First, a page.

Over time, I’ve covered various cognitive training programs, some explicitly tailored for athletes, while others cater to a broader audience. Neurotracker emerges as a unique tool, particularly designed to enhance the brain’s visual processing capabilities.Read more: Neurotracker: Boosting Cognitive Performance in Athletes and Beyond
Origin and Purpose
Developed in Canada by Professor and Neurophysiologist Jocelyn Fabert, Neurotracker aims to measure and train the brain’s processing potential. High-level athletes constantly juggle vast amounts of information, from opponents’ moves and teammates’ positions to the sheer pressure of the game. By integrating Neurotracker into their routine, athletes often find the gameplay appears ‘slower’ during intense moments. Consequently, this clarity enables them to make more informed decisions, a claim supported by the Neurotracker website.
How Does Neurotracker Work?
Refer to the video above for a live demonstration. In brief, a participant stands in front of a TV screen wearing 3D glasses. The screen displays several yellow spheres, two of which illuminate briefly. The participant’s task is to track these two spheres while also focusing on a central green dot. As the spheres shuffle around, once they halt, the participant needs to identify the previously highlighted spheres. Success means the next round gets tougher. Each session spans 6 minutes, constantly adapting to push the brain’s limits. Moreover, athletes can combine these exercises with sport-specific drills for a holistic training approach.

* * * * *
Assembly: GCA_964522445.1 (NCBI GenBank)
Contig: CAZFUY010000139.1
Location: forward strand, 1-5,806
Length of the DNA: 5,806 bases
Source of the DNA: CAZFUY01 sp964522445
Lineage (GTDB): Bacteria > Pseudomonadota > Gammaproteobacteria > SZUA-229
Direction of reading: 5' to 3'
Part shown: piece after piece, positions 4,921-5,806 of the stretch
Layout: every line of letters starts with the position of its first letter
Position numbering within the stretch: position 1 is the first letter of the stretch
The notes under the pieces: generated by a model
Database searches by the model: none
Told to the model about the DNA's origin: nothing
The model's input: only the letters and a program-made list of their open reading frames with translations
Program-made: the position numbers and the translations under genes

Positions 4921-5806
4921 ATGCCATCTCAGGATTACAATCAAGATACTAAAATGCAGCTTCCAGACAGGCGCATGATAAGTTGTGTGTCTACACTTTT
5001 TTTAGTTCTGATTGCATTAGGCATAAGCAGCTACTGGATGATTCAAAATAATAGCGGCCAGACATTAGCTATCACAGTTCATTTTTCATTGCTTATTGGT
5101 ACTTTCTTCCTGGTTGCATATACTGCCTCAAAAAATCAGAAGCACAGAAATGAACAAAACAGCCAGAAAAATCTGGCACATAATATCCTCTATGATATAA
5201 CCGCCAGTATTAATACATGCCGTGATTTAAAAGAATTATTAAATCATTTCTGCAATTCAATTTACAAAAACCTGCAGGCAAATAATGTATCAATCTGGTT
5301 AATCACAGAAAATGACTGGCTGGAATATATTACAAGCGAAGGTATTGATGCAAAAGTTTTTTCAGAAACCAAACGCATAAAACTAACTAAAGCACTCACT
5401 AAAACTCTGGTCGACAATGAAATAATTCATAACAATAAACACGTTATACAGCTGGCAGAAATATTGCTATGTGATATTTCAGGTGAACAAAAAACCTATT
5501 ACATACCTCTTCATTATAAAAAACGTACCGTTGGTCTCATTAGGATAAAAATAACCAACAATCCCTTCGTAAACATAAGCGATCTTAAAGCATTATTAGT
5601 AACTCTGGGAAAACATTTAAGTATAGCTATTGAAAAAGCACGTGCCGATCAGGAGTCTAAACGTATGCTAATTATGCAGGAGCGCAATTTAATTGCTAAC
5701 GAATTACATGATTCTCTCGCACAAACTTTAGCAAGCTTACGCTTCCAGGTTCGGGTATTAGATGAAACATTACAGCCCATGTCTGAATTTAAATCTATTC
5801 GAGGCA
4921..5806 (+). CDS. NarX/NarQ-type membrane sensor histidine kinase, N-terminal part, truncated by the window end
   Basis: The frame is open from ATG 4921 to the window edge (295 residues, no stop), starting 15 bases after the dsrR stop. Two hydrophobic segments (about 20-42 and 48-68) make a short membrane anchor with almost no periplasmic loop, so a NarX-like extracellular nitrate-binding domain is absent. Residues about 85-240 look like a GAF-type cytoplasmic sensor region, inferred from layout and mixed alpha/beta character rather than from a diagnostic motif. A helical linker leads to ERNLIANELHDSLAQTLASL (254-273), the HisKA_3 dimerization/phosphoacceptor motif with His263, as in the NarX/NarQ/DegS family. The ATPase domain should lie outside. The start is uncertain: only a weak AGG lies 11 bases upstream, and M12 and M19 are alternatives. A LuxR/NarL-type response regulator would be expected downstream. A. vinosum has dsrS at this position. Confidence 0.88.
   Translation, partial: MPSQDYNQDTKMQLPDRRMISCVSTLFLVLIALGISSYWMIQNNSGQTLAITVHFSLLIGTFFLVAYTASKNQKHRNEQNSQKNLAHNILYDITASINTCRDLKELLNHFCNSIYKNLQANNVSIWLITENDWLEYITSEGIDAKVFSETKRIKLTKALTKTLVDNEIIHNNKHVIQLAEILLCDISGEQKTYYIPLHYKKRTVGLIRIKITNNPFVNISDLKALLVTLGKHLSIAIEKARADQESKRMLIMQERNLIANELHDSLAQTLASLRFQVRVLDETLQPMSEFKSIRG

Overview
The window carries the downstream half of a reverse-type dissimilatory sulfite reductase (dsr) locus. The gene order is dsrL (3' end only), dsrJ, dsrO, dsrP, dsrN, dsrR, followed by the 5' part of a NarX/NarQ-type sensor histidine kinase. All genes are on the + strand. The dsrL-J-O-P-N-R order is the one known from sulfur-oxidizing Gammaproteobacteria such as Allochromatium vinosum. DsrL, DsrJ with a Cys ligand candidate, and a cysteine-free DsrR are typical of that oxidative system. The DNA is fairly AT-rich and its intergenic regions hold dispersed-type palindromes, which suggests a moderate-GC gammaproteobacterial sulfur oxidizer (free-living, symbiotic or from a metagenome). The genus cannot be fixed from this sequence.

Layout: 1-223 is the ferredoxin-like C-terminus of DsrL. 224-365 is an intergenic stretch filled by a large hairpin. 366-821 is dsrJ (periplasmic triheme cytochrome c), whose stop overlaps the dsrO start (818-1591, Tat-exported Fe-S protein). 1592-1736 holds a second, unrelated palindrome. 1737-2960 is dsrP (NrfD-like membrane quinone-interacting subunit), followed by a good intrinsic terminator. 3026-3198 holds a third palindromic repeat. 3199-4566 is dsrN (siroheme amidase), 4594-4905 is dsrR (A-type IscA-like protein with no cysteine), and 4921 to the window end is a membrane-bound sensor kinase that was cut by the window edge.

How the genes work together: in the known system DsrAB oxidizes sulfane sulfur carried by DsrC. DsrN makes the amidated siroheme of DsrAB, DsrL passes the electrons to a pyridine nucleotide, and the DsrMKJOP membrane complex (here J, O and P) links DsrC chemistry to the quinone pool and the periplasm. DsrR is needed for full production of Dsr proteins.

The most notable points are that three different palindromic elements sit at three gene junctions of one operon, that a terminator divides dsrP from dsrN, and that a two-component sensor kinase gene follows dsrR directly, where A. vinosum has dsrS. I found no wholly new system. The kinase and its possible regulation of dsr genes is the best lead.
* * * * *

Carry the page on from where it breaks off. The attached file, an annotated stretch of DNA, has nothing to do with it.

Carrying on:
The Versatility of Dual Task Training
As evident in the video, Neurotracker seamlessly integrates with sport-specific exercises. For instance, an ice hockey player was seen practicing standard stick movements. The principle here is Dual Task training, a fusion of motor tasks like dribbling in football and cognitive tasks like ‘information processing’, ‘spatial awareness’, and ‘decision speed’. The crux is to execute these tasks simultaneously, such as juggling a ball while reciting multiplication tables. Neurotracker mandates this dual focus – concentrating on the spheres (cognitive) while also engaging in a foundational sports technique.
Neurotracker’s scope isn’t confined to elite sports. Military personnel and pilots can harness it to sharpen focus, reaction speed, awareness, and concentration. Remarkably, the program also aids in alleviating post-traumatic stress, ADHD impacts, and dyslexia symptoms. While I haven’t personally experienced this cognitive tool, the overwhelming positive reviews suggest its potential, especially for athletes. Another perk? Abundant research backs Neurotracker. I’ll delve deeper into these studies in a future blog post.